PROPERTY NEWS - While many might think it impossible to purchase real estate on a single income, Lightstone Property reports that single females make up the largest portion of real estate buyers in South Africa, outbuying both their married and single male counterparts.
The process of buying a home as a sole owner may seem daunting, but, says regional director and CEO of RE/MAX of Southern Africa Adrian Goslett, the encouraging news for buyers is that it can be an extremely good financial move if done correctly.
"Real estate purchases are one of the safest and highest yielding long-term investments a person can make. In order to make a safe real estate investment that will yield good returns, it is vital to work out an affordable budget and stay within those limits," Goslett says.
When deciding what is affordable, consider all recurring monthly expenses such as home maintenance and repairs. Especially when purchasing on a single income, it is incredibly important to leave room in the budget to contribute towards a contingency fund in the case of an emergency. Considering there will only be one person responsible for the bond repayment, there needs to be enough money put away to counter any unexpected circumstances or loss of income," Goslett advises.
An additional factor solo buyers should keep in mind, is that the budget is likely to be smaller than a for couple who can combine their savings and income. Therefore, solo buyers will need to be smart with their money. Goslett advises having at least a 10% deposit saved up, along with enough money to cover all the other costs associated with buying a home (including transfer duty, attorney fees, home insurance and bond costs).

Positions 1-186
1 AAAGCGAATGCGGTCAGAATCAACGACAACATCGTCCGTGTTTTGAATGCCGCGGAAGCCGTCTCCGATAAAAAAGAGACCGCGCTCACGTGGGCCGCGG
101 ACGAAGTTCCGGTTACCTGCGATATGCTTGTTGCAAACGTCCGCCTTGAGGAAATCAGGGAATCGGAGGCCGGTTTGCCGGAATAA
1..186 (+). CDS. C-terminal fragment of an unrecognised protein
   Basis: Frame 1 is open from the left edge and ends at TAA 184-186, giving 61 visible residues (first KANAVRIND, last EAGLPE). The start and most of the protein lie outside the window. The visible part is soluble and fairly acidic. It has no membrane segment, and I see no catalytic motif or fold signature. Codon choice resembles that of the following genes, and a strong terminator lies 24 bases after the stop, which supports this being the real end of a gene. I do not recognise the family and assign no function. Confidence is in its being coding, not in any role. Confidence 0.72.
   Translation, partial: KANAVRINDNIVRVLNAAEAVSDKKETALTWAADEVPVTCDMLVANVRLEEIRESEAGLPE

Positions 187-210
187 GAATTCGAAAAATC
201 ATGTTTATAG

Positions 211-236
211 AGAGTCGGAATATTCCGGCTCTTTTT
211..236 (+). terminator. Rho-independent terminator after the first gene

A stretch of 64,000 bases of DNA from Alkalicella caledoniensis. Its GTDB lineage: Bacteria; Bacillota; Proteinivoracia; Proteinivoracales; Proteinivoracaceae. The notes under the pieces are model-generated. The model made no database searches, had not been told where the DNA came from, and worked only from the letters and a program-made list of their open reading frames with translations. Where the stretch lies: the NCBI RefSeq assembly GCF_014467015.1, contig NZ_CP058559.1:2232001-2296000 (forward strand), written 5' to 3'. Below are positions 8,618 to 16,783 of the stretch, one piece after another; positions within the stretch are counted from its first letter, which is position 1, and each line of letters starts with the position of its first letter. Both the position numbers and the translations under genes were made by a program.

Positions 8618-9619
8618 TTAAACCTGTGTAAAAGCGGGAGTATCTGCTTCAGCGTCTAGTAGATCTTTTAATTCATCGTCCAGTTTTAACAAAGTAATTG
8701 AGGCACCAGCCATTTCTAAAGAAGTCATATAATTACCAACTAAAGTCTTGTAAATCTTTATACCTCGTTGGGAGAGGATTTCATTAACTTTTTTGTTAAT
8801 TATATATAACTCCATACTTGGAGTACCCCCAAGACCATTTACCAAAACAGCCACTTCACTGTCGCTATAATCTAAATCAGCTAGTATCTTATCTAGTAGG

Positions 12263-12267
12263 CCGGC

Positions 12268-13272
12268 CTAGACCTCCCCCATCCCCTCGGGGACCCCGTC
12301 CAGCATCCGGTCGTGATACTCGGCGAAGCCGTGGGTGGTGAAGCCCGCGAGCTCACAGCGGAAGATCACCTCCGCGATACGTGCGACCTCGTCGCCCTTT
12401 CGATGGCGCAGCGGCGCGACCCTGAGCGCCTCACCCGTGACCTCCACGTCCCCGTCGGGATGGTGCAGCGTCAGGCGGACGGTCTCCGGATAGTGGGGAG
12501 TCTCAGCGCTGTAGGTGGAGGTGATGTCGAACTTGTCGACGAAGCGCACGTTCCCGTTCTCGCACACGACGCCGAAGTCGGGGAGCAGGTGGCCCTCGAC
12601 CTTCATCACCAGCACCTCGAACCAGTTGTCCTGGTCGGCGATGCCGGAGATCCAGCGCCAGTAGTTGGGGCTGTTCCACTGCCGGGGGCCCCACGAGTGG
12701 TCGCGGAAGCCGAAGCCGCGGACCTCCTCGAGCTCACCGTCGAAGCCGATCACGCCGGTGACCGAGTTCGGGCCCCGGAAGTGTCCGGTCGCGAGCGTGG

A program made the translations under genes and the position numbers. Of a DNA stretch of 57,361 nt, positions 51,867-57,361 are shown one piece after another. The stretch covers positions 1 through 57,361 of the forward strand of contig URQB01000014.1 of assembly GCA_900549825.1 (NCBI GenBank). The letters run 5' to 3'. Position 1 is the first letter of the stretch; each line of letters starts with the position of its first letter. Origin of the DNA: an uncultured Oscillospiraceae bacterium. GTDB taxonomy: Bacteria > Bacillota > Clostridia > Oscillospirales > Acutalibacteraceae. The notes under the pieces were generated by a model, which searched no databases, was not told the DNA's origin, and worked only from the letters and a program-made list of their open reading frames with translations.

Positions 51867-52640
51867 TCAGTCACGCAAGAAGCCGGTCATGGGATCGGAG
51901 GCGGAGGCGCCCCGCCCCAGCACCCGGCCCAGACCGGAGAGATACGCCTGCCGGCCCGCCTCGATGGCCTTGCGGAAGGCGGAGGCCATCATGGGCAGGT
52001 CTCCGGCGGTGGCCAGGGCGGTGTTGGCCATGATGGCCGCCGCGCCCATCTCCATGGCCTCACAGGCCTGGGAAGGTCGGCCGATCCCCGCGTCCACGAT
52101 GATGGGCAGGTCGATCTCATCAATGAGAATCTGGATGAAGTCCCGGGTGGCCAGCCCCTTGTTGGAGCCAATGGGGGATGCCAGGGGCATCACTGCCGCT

"By avoiding taking out a 100% loan, not only will the monthly repayments be lower, but the buyer will also often secure a lower interest rate on the home loan and save a substantial amount on interest charges over the span of their loan term," he says.
The next thing single income buyers need to consider is that real estate is a long-term investment. To ensure that the buyer will one day make a profit on the sale of the home, the buyer needs to purchase a home in which they can imagine living for at least the next five to ten years.
"The buyer's plans will largely determine the type of home that will suit them best. They might be single now, but do they foresee having a partner within the next ten years? Single income buyers might want to consider homes with the potential to add on. Alternatively, they could find a small starter home that can be rented out in the future if the property no longer suits their needs," Goslett advises.
The reality is that a buyer purchasing a property on their own may need to compromise on certain aspects and features owing to budget limitations. From an investment point of view, Goslett recommends looking for the location before the property itself.
"A property can be renovated or changed, but where it is situated cannot. It is important to research the areas that are within the budget and then work from there. Buying in a better area might mean purchasing a smaller home. However, it will be a wiser investment that will see greater returns over the long term," he says.
While going it alone can be overwhelming at times, it doesn't mean that every decision has to be made alone. Family and friends who have purchased a property can act as a soundboard, providing honest and objective feedback.
"A real estate practitioner can also guide buyers through the process and be by their side to help them make the tough decisions. A reputable, experienced real estate professional can be a valuable asset, providing guidance and advice through the home buying process," Goslett concludes.
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